Tackling Māori Masculinity: A Colonial Genealogy of Savagery and Sport
Hokowhitu, Brendan (2004) Tackling Māori Masculinity: A Colonial Genealogy of Savagery and Sport. The Contemporary Pacific, 16 (2). pp. 259-284.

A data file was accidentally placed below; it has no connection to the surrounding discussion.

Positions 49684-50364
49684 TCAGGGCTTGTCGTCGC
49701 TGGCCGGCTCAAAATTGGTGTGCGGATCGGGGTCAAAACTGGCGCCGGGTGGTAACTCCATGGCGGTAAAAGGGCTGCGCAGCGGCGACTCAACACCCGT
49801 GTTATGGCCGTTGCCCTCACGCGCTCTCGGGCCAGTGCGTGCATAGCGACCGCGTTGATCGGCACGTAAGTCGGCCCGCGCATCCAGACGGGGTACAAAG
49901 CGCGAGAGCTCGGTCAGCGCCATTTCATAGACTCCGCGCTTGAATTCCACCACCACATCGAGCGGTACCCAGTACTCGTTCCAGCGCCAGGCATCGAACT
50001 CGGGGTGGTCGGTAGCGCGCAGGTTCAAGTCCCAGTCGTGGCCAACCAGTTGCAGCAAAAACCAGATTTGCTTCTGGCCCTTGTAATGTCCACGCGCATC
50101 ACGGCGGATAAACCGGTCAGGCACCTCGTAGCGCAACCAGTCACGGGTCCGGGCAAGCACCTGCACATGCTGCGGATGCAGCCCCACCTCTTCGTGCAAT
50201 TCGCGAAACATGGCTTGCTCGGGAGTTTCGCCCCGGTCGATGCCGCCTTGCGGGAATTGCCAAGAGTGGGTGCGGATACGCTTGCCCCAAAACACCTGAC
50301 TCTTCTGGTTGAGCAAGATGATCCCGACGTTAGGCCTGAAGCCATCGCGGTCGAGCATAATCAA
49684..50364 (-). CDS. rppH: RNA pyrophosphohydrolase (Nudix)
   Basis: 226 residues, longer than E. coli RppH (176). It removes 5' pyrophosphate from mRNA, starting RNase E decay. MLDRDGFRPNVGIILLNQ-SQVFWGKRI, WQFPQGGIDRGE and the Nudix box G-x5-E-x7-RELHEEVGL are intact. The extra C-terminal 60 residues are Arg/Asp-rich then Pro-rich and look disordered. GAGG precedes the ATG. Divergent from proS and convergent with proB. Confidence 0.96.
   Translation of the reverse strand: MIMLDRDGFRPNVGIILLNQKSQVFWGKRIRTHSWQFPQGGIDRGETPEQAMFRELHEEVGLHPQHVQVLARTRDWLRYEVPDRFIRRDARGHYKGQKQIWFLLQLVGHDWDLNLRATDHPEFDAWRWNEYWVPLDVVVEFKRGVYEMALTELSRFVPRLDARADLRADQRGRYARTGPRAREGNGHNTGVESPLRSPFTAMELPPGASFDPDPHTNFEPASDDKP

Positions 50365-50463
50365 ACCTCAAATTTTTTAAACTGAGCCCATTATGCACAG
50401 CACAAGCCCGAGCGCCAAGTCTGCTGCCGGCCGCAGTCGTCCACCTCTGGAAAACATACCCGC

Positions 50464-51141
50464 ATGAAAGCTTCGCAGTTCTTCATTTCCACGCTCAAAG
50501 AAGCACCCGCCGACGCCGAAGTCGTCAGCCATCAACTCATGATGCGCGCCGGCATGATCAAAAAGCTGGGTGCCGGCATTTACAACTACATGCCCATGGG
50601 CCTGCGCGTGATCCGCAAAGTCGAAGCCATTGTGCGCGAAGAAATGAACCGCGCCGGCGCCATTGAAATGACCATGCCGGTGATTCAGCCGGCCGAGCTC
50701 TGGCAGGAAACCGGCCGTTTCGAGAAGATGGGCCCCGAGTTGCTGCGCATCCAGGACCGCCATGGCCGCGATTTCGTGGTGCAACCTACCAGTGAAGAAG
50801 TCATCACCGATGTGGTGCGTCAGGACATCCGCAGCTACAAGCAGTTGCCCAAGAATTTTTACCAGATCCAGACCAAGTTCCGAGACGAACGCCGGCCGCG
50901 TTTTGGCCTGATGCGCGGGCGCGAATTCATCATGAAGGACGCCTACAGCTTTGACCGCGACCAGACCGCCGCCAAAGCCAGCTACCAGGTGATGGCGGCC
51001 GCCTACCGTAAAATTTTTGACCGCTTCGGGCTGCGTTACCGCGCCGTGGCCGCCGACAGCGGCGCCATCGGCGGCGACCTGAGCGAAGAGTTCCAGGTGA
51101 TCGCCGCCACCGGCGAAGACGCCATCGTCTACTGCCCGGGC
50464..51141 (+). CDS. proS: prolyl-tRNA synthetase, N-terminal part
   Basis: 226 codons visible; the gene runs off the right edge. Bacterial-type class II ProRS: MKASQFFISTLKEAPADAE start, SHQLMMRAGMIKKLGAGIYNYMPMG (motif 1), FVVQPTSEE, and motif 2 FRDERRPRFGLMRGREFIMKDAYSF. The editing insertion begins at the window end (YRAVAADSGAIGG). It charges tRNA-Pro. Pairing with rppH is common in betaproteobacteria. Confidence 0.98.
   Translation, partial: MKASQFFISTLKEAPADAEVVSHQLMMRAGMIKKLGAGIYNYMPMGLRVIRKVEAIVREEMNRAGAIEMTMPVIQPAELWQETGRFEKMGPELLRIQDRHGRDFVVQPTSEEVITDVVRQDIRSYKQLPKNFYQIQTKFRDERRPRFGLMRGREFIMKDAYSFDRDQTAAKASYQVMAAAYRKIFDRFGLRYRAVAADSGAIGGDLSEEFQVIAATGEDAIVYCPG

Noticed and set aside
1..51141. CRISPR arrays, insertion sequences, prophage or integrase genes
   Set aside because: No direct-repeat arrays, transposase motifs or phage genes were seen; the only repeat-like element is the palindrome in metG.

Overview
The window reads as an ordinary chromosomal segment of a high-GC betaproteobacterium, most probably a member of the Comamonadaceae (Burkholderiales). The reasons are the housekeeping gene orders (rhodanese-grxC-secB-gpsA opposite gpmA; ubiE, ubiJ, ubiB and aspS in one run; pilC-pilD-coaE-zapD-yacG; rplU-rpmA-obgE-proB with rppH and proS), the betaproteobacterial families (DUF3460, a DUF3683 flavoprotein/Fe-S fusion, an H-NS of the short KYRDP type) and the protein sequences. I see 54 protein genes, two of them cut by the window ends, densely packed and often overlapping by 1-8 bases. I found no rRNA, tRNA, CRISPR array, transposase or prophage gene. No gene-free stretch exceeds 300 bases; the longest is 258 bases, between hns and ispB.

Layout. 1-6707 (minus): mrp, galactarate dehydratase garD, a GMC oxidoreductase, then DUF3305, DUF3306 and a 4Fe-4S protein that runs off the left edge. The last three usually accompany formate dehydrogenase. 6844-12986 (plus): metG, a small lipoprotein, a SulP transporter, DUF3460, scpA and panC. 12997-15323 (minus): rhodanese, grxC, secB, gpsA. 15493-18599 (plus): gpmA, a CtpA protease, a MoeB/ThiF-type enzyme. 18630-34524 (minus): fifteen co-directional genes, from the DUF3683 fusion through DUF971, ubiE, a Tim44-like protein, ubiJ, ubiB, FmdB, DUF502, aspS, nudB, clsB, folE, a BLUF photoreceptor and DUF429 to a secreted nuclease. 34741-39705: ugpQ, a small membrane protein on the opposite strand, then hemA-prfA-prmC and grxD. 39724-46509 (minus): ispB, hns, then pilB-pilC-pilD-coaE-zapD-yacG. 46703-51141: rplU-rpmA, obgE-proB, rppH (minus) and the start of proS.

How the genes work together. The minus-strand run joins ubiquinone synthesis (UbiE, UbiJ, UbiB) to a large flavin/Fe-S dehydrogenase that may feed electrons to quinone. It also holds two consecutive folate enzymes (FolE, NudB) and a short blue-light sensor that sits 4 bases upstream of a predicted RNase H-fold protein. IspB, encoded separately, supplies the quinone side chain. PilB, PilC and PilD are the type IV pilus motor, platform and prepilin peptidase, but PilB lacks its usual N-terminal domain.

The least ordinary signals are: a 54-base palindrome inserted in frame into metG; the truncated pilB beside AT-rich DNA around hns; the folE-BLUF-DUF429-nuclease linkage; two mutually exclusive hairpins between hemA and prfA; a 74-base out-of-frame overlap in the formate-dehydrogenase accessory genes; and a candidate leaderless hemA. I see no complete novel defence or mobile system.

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The primary aim of this paper, then, is to deconstruct one of the dominant discourses surrounding Mäori men—a discourse that was constructed to limit, homogenize, and reproduce an acceptable and imagined Mäori masculinity, and that has also gained hegemonic consent from many täne. I outline and focus on those historical racist notions of Mäori masculine physicality that have developed into a contemporary portrayal— the natural Mäori sportsman. To problematize this construction it is necessary to examine the racially based traits, such as physicality, imposed on täne in the precolonial and early colonial periods, and the role New Zealand State education has played in perpetuating this construction. I describe sport as a site of “positive” racism that acts as a contemporary conduit to channel täne into the physical realm.
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